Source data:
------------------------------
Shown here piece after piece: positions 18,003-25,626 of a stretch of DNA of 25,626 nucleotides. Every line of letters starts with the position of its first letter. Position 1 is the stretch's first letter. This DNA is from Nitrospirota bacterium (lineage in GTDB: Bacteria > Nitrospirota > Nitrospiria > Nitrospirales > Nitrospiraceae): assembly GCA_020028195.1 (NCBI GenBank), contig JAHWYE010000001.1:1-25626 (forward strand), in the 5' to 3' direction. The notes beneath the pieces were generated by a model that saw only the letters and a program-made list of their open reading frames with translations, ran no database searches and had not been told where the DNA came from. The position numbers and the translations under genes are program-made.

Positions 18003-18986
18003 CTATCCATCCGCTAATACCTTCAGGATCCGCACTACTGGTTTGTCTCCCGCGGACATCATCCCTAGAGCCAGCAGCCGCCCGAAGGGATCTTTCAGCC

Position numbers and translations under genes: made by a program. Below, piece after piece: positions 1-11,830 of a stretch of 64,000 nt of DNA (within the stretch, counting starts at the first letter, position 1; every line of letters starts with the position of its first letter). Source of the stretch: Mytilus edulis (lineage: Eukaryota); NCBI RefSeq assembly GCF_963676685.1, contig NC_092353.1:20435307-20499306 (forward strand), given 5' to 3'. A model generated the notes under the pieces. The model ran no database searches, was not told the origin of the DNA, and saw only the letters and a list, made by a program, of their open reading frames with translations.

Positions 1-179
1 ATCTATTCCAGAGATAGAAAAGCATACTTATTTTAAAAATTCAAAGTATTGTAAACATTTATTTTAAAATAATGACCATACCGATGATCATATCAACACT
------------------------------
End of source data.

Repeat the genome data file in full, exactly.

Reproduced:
Shown here piece after piece: positions 18,003-25,626 of a stretch of DNA of 25,626 nucleotides. Every line of letters starts with the position of its first letter. Position 1 is the stretch's first letter. This DNA is from Nitrospirota bacterium (lineage in GTDB: Bacteria > Nitrospirota > Nitrospiria > Nitrospirales > Nitrospiraceae): assembly GCA_020028195.1 (NCBI GenBank), contig JAHWYE010000001.1:1-25626 (forward strand), in the 5' to 3' direction. The notes beneath the pieces were generated by a model that saw only the letters and a program-made list of their open reading frames with translations, ran no database searches and had not been told where the DNA came from. The position numbers and the translations under genes are program-made.

Positions 18003-18986
18003 CTATCCATCCGCTAATACCTTCAGGATCCGCACTACTGGTTTGTCTCCCGCGGACATCATCCCTAGAGCCAGCAGCCGCCCGAAGGGATCTTTCAGCC

Position numbers and translations under genes: made by a program. Below, piece after piece: positions 1-11,830 of a stretch of 64,000 nt of DNA (within the stretch, counting starts at the first letter, position 1; every line of letters starts with the position of its first letter). Source of the stretch: Mytilus edulis (lineage: Eukaryota); NCBI RefSeq assembly GCF_963676685.1, contig NC_092353.1:20435307-20499306 (forward strand), given 5' to 3'. A model generated the notes under the pieces. The model ran no database searches, was not told the origin of the DNA, and saw only the letters and a list, made by a program, of their open reading frames with translations.

Positions 1-179
1 ATCTATTCCAGAGATAGAAAAGCATACTTATTTTAAAAATTCAAAGTATTGTAAACATTTATTTTAAAATAATGACCATACCGATGATCATATCAACACT